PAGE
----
Being able to reduce a complex real-world image into a sketch is, itself, pretty impressive. It takes a level of abstraction to look at a human face and see it as an oval with two smaller ovals for eyes, a line for a nose, and a half-circle for a mouth. In kids, the ability to perceive an image in this way shows, among other things, a burgeoning cognitive understanding of concepts.
However, as with many aspects of A.I., often summarized as Moravec’s Paradox that the “hard problems are easy and the easy problems are hard,” it’s a significant challenge for machine intelligence — despite the fact that it’s a basic, unremarkable skill for the majority of two-year-old children.
It’s not an unsolvable challenge, though. In 2016, we wrote about Song’s work with a tool called Sketch, a deep-learning neural network that was able to recognize hand-drawn sketches and use them to search for real-life products. That particular network was trained using a dataset consisting of some 30,000 sketch-photo comparisons, allowing it to be able to recognize the way real objects are presented in hand drawing. Pixelor does something similar, but can also generate its own drawings, rather than just recognizing other people’s.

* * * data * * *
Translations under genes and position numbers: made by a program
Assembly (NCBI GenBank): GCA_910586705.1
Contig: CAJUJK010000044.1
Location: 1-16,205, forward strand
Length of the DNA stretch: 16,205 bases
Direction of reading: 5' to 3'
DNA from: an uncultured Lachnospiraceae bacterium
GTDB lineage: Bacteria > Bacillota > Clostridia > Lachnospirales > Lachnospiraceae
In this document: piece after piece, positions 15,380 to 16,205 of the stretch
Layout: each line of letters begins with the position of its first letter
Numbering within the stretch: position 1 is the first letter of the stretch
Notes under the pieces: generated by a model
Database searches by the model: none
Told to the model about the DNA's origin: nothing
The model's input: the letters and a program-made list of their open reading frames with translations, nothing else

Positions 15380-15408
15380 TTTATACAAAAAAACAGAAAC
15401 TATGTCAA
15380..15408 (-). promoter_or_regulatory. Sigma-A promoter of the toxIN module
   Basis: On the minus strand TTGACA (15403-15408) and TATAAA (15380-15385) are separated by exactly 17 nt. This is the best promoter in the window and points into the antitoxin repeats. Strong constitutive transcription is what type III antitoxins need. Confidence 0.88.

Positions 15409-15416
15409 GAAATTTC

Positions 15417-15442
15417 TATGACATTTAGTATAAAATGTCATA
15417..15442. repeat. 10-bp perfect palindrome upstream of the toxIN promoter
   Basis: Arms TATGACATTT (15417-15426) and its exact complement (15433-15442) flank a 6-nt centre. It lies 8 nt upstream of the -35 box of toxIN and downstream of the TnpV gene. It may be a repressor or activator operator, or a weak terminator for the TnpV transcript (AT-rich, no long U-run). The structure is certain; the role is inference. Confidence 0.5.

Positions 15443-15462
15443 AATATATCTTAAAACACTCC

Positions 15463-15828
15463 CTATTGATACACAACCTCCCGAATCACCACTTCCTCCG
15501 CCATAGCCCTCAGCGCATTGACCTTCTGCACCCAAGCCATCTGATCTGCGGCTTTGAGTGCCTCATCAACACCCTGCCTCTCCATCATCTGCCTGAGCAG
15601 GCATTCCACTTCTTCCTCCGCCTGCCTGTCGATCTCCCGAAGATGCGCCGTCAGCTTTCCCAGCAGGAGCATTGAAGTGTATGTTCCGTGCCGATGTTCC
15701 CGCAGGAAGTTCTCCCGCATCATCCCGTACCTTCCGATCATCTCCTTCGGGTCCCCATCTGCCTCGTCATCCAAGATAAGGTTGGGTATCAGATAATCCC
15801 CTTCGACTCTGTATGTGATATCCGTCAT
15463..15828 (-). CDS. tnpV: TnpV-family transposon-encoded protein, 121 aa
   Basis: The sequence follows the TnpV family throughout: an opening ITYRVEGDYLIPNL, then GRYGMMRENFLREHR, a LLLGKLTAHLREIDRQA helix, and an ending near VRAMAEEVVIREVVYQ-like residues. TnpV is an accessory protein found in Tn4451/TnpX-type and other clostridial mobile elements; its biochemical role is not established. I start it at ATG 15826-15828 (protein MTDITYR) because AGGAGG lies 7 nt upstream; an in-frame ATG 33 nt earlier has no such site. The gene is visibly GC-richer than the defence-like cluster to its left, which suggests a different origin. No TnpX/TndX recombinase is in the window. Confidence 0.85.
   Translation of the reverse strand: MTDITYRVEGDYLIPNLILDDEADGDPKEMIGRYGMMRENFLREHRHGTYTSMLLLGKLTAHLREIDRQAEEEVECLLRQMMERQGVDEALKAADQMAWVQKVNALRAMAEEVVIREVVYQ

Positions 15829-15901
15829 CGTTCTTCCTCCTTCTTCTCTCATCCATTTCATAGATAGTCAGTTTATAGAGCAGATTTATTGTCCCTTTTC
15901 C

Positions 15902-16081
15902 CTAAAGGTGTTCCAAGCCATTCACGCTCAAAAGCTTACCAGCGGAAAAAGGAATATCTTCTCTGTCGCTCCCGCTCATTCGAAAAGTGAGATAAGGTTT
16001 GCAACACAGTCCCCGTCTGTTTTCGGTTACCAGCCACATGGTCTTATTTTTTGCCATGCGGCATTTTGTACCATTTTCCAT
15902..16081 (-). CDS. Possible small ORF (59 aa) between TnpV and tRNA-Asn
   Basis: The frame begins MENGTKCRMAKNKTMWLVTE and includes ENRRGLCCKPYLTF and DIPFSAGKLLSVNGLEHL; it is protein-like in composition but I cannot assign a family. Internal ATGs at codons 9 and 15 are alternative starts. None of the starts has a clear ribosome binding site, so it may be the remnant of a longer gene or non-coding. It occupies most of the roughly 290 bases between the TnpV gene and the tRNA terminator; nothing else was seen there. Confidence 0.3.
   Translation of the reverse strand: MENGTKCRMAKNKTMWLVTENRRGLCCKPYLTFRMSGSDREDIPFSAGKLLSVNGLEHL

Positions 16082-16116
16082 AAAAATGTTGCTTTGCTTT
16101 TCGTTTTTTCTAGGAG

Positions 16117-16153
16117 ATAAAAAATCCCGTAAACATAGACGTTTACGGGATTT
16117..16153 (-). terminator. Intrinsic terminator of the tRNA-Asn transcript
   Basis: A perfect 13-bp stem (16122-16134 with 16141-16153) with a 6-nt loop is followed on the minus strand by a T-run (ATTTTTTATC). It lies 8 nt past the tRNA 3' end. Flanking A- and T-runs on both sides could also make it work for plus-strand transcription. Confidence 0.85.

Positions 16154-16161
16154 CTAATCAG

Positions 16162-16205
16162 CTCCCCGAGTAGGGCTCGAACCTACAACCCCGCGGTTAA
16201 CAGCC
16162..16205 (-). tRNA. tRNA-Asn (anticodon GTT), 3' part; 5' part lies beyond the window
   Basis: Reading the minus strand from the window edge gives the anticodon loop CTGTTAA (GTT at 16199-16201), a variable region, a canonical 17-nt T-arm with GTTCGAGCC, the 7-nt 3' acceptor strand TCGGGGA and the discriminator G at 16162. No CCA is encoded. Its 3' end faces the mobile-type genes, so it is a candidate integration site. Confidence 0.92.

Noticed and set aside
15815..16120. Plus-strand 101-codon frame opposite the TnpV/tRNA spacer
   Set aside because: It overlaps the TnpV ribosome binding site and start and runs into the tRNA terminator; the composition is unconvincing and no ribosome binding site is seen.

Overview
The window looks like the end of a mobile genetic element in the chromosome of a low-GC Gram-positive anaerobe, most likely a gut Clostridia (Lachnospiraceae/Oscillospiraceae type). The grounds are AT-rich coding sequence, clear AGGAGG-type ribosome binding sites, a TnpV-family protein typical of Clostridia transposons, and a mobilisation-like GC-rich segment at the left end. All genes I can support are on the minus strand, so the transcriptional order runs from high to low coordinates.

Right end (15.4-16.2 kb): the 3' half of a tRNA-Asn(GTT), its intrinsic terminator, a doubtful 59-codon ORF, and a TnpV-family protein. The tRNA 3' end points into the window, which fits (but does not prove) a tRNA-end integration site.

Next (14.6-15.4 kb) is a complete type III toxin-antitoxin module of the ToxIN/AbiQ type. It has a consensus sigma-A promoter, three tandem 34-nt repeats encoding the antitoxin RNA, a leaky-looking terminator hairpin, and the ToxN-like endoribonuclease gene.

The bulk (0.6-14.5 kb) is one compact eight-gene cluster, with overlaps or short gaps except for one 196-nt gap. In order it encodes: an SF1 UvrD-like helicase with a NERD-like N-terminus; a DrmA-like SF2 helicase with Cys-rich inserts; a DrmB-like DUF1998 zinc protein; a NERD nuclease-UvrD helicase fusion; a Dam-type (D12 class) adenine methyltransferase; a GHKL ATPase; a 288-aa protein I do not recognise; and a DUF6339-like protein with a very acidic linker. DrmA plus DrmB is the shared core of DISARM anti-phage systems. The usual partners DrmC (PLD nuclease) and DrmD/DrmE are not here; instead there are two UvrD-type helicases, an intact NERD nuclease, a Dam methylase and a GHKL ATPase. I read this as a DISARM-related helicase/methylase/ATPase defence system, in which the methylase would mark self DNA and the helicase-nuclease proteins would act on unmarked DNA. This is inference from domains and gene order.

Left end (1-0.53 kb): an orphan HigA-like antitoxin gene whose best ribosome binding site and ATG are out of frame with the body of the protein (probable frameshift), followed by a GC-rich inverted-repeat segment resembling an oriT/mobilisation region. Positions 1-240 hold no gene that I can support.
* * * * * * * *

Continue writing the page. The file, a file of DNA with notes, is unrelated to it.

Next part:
But that’s not enough to win at Pictionary. Pictionary is a time-challenged game where the goal isn’t just to draw, say, a cat, but to draw a cat in as few strokes as possible. You could be the world’s greatest artist but, if it takes you 12 hours to draw a picture-perfect cat, you’re a terrible Pictionary player.
This meant building an A.I. that could study humans to see which strategies they use to play Pictionary well. As Song said, “What are the most important bits to draw to enable other human judges to be able to guess? We want our drawing to be guessed as early as possible.”